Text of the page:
POSTED: November 11 2020
Common redundancy pitfalls including Coronavirus-related mistakes

Common redundancy pitfalls including Coronavirus-related mistakes

At this time and even with support in place, some employers may have to consider redundancies as a last resort. The Coronavirus pandemic will not be a valid excuse for skipping necessary steps. advo hr looks at the common redundancy pitfalls:

Not a Genuine Redundancy Situation

Some may see a redundancy as an opportunity to replace underperforming employees. Keep in mind that a redundancy is where there is no longer a need for a specific job role within the business, not the need to remove a specific person. Redundancies relate to roles, not individuals. If an employer fails to prove there is a genuine redundancy situation, they could end up facing a claim of unfair dismissal.

Unfair Selection Criteria

The selection process for a redundancy should be fair. In order to do this the selection criteria should be transparent, consistent and objective. For instance, you cannot use last in, first out alone as a reason as this may lead to age discrimination claims as it may negatively impact the younger employees. Another example would be automatically selecting those furloughed for redundancy. Those employees may have been off for childcare reasons which may lead to discrimination claims as more women may have been furloughed as generally women take the majority of the childcare.

Opinion based scoring should be avoided and more than one person should be involved so the average of scores can be calculated and used. By using a range of objective selection criteria, this should reduce the risk of discrimination claims.

Lack of Consultation

With Coronavirus impacting on the ability to meet face to face, it is still vital that meaningful consultation processes occur, whether that be in a socially distanced meeting or via video calls.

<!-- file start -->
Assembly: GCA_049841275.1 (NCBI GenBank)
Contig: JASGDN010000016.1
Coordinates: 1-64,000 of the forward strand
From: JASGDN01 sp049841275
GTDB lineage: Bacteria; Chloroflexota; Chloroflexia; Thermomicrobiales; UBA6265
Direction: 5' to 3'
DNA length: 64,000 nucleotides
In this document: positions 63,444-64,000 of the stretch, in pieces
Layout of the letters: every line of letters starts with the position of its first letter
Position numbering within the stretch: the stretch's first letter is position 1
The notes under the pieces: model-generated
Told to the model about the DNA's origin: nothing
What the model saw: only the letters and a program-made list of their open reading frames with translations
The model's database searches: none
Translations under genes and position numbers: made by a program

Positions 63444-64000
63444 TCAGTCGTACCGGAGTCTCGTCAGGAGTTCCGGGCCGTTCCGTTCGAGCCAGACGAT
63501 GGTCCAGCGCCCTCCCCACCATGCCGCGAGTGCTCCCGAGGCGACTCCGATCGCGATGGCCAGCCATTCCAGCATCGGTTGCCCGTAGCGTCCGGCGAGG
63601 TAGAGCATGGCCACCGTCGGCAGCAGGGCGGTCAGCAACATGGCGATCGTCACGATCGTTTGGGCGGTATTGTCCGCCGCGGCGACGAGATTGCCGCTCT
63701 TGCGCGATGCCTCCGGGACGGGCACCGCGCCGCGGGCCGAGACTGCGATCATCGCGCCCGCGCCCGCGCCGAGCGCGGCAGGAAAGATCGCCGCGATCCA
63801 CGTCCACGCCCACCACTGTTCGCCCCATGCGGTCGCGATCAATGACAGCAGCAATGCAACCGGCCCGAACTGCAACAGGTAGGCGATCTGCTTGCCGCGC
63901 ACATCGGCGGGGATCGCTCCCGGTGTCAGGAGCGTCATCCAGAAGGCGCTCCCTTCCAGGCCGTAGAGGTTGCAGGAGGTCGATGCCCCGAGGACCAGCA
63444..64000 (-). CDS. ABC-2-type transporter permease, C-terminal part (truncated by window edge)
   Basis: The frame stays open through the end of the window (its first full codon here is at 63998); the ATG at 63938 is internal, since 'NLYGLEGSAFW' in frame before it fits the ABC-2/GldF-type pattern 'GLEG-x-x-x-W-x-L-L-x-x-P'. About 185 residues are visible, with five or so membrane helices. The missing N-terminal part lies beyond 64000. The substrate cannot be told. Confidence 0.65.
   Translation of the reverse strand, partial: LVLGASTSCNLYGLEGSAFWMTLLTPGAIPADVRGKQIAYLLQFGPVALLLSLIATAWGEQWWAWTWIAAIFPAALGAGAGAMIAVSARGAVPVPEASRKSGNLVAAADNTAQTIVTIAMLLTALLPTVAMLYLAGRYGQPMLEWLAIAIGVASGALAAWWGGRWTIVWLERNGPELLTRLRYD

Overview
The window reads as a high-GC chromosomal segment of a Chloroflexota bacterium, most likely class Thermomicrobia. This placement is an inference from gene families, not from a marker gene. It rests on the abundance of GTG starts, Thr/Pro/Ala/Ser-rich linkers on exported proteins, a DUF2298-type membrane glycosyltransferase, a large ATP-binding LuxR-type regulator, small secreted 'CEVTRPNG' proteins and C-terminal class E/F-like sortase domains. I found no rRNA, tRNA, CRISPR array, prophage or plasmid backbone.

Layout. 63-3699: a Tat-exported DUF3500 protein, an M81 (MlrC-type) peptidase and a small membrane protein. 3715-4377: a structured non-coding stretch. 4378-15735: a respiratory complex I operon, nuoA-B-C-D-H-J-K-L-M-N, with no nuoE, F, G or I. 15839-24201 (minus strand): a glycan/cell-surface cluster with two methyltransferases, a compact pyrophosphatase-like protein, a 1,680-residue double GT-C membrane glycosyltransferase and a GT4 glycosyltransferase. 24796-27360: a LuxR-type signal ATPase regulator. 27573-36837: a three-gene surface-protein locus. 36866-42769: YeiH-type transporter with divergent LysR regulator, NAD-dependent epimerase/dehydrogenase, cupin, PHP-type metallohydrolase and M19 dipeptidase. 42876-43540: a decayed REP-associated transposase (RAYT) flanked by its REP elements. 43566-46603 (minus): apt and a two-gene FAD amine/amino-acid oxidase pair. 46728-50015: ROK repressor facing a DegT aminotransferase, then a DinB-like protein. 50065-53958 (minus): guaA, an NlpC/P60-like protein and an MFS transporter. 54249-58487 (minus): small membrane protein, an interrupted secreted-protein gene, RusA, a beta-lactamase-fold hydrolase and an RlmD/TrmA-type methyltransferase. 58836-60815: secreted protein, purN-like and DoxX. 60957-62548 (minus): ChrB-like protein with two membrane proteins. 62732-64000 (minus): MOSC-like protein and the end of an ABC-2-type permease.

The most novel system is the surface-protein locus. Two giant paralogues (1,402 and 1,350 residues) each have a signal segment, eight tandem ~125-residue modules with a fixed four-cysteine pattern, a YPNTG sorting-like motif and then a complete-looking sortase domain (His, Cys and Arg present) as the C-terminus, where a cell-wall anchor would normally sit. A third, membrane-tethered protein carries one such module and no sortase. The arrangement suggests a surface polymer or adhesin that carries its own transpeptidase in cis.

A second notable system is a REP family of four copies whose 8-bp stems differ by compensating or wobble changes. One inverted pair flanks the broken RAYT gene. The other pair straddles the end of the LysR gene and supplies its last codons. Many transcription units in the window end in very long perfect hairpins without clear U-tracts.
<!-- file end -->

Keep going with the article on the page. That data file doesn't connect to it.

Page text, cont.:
For those that are making 20 or more employees redundant within any 90-day period at a single establishment, employers must follow ‘collective consultation’ rules as well as consulting with individuals too. There are specific steps to take and time frames to consider. If fewer than 20 redundancies are planned there is only the need to consult with individuals and no set time frames.

If employers do not meaningfully and correctly consult with employees in a redundancy situation, it is possible that any redundancies made will almost certainly be unfair and could lead to an employer being taken to an Employment Tribunal which may result in a costly award to the employee.

Making No Offer of Suitable Alternative Employment Where It Is Available 

Whilst in the consultation process, employers should be looking internally to see if there are any roles that would be deemed as suitable alternative employment. Whether a job would be classed as suitable alternative employment is based on a variety of things:

  • How similar the work in the new role is to their current job
  • The terms and conditions of the job being offered
  • The employee’s skills and abilities to carry out the new role and their circumstances in relation to the job
  • The pay (including benefits), status, hours and location in comparison to the current role to be made redundant.

There is the requirement for a trial period in the new role too. If an employee refuses the offer of a role that is deemed as suitable alternative employment, they may forfeit their right to any statutory redundancy pay. If it comes to light that there was a suitable alternative role that was not offered then the individual may be able to claim for unfair dismissal.
Also remember that those on family- related leave such as maternity, adoption etc. should be given preference when there is suitable alternative employment available.

If you find yourself having to consider redundancies, please do get in touch as we can provide advice and template documentation to enable you to be legally compliant throughout the process.

In the first instance email us on to start a conversation.